Every country has its street food—banh mi in Vietnam, pierogi in Poland, arepas in Colombia. In Bolivia, it’s anticuchos, sizzling kebabs of heavily spiced, sliced beef heart. More than once I’ve chewed my way through a few of these in the capital, La Paz, after a night out. Which is why, last fall, while dining at the city’s fanciest restaurant, Gustu, it came as a shock when a server brought me a stick of meat on a cooking stone. Here, anticuchos were elevated to haute cuisine.
Gustu lies in tony Zona Sur, an affluent neighborhood of La Paz. That night, in addition to grilling my own anticuchos, I used a bone to eat honey-cured lamb, plucked an ant off the top of a pickled harlequin beet, and licked a crunchy Andean grain called cañahua off a cow’s tail. And these were only the appetizers on the epic 22-course tasting menu. There was also a wonderfully tangy palm heart doused in balsamic vinegar; surprisingly delicious (and strangely chicken-like) caiman meat paired with rutabaga; and a trilogy of quinoa in grain, cream, and miso-paste form that showed off the Bolivian staple’s unexpected versatility.
Gustu is the creation of Danish restaurateur Claus Meyer, co-founder of the New Nordic cuisine movement. In 2013, Meyer was on top of the world, after his restaurant in Copenhagen, Noma—which he ran alongside chef René Reolzepi—had scored the number one slot on the World’s 50 Best Restaurants list for the third consecutive year. He could have done anything, but he shocked the world by opening his second restaurant in La Paz, a city of fewer than a million high in the Andes Mountains. Not only that, Meyer set up a string of culinary programs in the city’s poorest neighborhoods to train a new generation of Bolivians about the importance of native ingredients. In an interview at the time, he explained his decision this way: “Bolivia may have the most interesting and unexplored biodiversity in the world.”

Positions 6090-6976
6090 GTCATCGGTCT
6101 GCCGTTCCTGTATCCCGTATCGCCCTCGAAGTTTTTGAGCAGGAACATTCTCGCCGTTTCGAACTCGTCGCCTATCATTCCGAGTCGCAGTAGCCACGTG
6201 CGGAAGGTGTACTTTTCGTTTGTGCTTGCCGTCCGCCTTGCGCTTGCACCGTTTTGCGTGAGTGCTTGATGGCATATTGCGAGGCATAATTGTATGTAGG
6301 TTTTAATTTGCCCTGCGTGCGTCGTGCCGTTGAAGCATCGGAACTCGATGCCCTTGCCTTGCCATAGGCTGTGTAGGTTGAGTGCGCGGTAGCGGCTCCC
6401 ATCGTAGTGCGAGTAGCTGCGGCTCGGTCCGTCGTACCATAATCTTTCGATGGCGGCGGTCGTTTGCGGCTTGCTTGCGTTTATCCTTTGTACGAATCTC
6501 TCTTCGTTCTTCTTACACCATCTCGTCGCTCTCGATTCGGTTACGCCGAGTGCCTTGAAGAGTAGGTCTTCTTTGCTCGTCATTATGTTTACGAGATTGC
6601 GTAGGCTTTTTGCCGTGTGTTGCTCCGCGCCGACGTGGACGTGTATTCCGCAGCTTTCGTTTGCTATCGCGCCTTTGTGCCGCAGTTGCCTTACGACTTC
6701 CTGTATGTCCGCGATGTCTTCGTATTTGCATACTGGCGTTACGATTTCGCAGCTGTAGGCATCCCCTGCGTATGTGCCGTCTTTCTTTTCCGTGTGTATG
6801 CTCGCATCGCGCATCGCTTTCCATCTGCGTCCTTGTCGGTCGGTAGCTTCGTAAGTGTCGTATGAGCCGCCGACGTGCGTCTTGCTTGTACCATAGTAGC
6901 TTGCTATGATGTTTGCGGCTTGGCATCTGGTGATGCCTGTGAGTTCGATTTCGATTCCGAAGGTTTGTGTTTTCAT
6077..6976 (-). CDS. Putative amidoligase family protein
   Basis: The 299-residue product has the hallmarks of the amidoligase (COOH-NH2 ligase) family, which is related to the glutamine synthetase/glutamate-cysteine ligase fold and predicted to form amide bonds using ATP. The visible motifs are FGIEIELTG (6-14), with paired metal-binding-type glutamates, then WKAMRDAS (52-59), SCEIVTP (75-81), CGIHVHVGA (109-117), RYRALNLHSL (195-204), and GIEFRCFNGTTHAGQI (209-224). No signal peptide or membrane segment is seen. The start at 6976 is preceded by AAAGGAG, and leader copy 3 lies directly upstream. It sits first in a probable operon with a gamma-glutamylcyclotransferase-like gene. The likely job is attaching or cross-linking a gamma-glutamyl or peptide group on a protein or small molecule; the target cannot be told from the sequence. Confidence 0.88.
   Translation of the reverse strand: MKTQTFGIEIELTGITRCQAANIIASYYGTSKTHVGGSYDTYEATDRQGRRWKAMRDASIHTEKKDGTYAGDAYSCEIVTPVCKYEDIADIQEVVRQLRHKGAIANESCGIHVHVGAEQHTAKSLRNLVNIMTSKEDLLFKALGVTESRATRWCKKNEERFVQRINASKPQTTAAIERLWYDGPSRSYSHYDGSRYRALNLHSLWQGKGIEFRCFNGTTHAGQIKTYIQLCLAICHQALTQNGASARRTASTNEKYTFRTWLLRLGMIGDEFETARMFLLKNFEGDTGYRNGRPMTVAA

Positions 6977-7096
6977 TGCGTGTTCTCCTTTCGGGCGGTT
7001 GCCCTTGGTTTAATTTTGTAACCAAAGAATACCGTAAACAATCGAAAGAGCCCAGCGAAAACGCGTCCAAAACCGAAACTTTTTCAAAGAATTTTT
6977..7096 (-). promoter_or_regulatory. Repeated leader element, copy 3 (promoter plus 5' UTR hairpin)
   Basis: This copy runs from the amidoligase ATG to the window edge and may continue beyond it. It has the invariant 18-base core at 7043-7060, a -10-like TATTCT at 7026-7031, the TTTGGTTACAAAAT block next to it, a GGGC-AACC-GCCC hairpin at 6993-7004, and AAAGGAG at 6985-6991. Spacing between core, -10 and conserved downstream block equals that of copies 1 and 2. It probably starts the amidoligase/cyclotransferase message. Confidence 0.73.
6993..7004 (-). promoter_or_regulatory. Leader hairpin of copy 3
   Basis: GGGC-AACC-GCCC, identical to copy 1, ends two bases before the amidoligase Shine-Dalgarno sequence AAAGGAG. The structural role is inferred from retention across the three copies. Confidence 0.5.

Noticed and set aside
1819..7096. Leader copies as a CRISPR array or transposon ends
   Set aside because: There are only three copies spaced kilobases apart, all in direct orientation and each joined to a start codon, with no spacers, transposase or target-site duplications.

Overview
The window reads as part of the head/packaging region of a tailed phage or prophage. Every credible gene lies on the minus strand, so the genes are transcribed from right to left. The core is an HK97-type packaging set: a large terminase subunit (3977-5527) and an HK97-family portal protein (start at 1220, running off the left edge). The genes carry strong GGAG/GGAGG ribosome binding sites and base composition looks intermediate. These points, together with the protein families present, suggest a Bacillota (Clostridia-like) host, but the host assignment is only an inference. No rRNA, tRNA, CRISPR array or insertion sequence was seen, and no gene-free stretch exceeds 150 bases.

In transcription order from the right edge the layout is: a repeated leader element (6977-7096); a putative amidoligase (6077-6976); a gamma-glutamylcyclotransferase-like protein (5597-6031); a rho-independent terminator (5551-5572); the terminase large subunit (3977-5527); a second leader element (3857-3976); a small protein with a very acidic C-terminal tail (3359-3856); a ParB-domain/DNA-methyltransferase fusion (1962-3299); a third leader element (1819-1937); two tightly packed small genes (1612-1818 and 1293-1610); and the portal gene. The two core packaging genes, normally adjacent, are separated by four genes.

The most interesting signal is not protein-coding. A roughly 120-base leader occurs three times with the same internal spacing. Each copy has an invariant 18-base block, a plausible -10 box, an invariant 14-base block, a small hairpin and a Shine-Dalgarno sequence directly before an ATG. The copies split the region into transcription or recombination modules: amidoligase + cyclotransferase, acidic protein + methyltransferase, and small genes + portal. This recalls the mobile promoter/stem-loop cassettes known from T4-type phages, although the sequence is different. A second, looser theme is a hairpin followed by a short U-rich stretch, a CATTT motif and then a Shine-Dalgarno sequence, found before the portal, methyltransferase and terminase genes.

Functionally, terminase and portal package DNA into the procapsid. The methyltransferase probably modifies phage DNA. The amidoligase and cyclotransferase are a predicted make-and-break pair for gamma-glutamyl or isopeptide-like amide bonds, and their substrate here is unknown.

When I first visited Gustu, in 2013, La Paz was an overlooked city, largely undeveloped, with no culinary scene to speak of. But the head chef at the time, Kamilla Seidler, also from Denmark, promised me that the young chefs in Gustu’s cooking programs would soon transform the city. “When we see this generation go off and do their own thing, it’s going to be very exciting,” she said. She was right. Six years later, La Paz is in the midst of a culinary renaissance inspired by Gustu culinary principles and alums. That revival has overlapped with a rejuvenation of the city as a whole—one that has transformed La Paz into one of South America’s most exciting capitals.